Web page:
“If you think to frighten me by your violence, you are mistaken,” returned Judith, boldly. “Mr. Chowles has been here more than two hours—ask him whether he has seen any one.”
“Certainly not,” replied Chowles. “There is no Amabel—no Earl of Rochester here. You must be dreaming, young man.”
“The piper’s daughter affirmed the contrary,” replied Leonard. “She said she saw this woman admit them.”
“She lies,” replied Judith, fiercely. But suddenly altering her tone, she continued, “If I had admitted them, you would find them here.”
Leonard looked round uneasily. He was but half convinced, and yet he scarcely knew what to think.
“If you doubt what I say to you,” continued Judith, “I will take you to every chamber in the cathedral. You will then be satisfied that I speak the truth. But I will not have this mob with me. Your companions must remain here.”
“Ay, stop with me and make yourselves comfortable,” cried Chowles. “You are not so much used to these places as I am, I prefer a snug crypt, like this, to the best room in a tavern—ha! ha!”
Attended by Judith, Leonard Holt searched every corner of the subterranean church, except the vestry, the door of which was locked, and the key removed; but without success. They then ascended to the upper structure, and visited the choir, the transepts, and the nave, but with no better result.
“If you still think they are here,” said Judith, “we will mount to the summit of the tower?”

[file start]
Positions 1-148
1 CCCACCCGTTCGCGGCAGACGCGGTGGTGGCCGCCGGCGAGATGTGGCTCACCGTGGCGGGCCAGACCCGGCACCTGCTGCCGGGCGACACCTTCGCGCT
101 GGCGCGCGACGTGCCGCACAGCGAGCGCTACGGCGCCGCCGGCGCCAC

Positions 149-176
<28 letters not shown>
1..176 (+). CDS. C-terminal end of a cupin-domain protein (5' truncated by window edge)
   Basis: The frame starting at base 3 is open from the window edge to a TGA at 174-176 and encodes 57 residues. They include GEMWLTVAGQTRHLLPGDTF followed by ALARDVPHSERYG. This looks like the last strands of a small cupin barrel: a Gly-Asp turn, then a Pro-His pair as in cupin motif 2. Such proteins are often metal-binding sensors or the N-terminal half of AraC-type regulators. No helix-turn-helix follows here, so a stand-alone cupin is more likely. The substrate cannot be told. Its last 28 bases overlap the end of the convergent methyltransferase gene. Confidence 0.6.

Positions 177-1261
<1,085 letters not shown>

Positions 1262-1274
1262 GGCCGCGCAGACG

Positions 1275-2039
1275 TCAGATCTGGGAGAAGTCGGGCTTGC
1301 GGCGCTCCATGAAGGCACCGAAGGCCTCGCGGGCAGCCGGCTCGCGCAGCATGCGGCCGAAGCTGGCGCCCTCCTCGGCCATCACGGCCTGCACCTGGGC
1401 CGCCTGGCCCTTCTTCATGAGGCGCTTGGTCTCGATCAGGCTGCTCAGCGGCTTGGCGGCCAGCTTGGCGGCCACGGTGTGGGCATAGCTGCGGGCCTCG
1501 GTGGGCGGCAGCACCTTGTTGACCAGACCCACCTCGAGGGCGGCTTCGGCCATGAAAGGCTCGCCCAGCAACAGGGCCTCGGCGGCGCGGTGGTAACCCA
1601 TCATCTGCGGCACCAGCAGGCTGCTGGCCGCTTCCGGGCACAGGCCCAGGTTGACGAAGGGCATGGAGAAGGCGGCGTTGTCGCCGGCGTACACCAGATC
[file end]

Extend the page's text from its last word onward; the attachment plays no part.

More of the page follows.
“I will never quit the cathedral without them,” replied Leonard.
“Come on, then,” returned Judith.
So saying, she opened the door in the wall on the left of the choir, and, ascending a winding stone staircase to a considerable height, arrived at a small cell contrived within the thickness of the wall, and desired Leonard to search it. The apprentice unsuspectingly obeyed. But he had scarcely set foot inside when the door was locked behind him, and he was made aware of the treachery practised upon him by a peal of mocking laughter from his conductress.
OLD LONDON FROM OLD SAINT PAUL’S.
After repeated, but ineffectual efforts to burst open the door, Leonard gave up the attempt in despair, and endeavoured to make his situation known by loud outcries. But his shouts, if heard, were unheeded, and he was soon compelled from exhaustion to desist. Judith having carried away the lantern, he was left in total darkness; but on searching the cell, which was about four feet wide and six deep, he discovered a narrow grated loophole. By dint of great exertion, and with the help of his sword, which snapped in twain as he used it, he managed to force off one of the rusty bars, and to squeeze himself through the aperture. All his labour, however, was thrown away. The loophole opened on the south side of the tower, near one of the large buttresses, which projected several yards beyond it on the left, and was more than twenty feet above the roof; so that it would be certain destruction to drop from so great a height.